If we were having coffee, I would tell you that the gifts were pretty awesome too. A coworker brought her 7-year-old daughter in to give me a gift bag full of six avocados. I got myself the tattoo (you should always buy yourself something too). My mom gave me money to buy more books. My girlfriend got me a few AdamJK things, a book of Familiar Quotations by John Bartlett, and 17 volumes from The University Society Book Lovers Edition 1901 Shakespeare Collection she found at a thrift store.
Many are full of handwritten notes and pieces of other works either glued or stapled in. Used books are ever just about the book. They are also about every person who has owned them before you.
Apparently, there are more gifts to come tomorrow, something bigger I hear, but I honestly already feel so content and happy with what I’ve received I can’t imagine what else I could want.
If we were having coffee, I would tell you that there was in the middle of all this celebration and special attention some bad news came. All the tests the doctors ordered a few weeks ago have come back and while I’m not doing poorly—as in, not anemic, no new health issues—the inflammation is back, and my medication is definitely not working.
I’ve been slowly declining for a few weeks now, and I’ll keep getting sicker and sicker if I am not switched to new medication but of course, because I live in America, standing between me and the next stage in my care are big dollar signs. I have the choice of two different meds, one I’ll have to pay for up front, or one to be billed later, neither of which can I really afford.
I’m applying for financial assistance from the drug companies, but the application process is complicated. It’s going to take some time. Meanwhile, I’m worried about how much work I’ll have to miss, and if three or four or five years from now after I’ve paid 10s of thousands of dollars the medication will stop working, and in the end, my colon will end up being removed anyway.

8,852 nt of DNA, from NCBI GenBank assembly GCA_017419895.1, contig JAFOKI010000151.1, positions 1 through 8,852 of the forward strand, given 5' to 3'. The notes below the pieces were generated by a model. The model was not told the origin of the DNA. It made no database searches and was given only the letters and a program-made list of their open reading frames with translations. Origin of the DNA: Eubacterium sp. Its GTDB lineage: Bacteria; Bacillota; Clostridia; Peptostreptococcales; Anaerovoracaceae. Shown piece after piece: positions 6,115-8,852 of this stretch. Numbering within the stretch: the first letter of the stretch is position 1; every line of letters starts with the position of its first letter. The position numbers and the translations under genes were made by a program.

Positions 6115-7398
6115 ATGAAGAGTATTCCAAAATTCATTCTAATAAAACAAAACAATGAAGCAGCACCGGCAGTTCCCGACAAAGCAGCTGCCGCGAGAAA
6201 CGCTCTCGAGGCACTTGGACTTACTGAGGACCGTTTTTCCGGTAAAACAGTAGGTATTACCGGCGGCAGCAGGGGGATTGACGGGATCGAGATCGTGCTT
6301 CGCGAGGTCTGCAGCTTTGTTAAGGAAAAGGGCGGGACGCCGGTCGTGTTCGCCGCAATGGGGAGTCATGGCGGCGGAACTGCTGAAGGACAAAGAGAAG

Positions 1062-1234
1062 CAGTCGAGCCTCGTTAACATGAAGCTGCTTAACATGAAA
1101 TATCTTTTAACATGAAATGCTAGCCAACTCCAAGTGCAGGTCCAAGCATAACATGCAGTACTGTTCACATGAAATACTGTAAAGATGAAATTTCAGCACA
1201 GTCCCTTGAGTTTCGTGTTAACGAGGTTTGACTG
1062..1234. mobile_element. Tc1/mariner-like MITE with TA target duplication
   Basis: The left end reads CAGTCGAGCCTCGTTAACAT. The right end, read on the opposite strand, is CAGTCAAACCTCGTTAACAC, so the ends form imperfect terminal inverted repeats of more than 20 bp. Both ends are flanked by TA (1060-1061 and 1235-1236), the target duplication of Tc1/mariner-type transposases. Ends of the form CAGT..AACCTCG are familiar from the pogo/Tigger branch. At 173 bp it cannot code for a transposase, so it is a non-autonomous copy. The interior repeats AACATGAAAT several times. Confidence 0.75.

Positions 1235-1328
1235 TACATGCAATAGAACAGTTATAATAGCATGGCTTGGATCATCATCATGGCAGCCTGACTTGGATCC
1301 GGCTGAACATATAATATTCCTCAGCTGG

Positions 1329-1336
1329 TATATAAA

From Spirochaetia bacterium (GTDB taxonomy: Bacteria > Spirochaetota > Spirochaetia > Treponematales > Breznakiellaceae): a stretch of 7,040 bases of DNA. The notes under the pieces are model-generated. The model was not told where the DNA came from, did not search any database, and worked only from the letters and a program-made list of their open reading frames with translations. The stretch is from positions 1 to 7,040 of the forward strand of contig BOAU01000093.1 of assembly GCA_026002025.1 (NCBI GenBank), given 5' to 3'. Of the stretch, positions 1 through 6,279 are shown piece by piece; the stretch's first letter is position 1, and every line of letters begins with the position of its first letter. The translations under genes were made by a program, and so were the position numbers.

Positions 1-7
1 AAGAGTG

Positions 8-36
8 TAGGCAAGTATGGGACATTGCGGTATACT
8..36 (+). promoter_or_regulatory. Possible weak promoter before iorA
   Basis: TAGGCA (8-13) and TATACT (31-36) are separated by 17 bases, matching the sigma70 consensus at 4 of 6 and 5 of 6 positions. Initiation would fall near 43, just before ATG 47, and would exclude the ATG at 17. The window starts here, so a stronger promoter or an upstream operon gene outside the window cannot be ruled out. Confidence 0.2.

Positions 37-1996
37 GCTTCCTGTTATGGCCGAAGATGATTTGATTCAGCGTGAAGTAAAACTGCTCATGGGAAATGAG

I’m only 33 years old! I shouldn’t be dealing with these kinds of problems yet!
If we were having coffee, I would tell you the taxes are all done, and that means I have to move on to other projects. I’m at least four letters behind in the Blogging A to Z Challenge, and I still have to get ready or the work week. Thank you for sitting through this stressful time with me, it helps to have friendly vibes and an ear to bend to ease the anxiety.
I hope you had a pleasant weekend. I hope your taxes are done, and Spring has been more like summer than winter where you are. I hope your coming week will be productive, and if it isn’t, I hope you know it’s okay to take a break and that you can begin again anytime you choose.
Until next time.
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Written for the #WeekendCoffeeShare link-up hosted by Eclectic Alli
Photo by Nathan Dumlao on Unsplash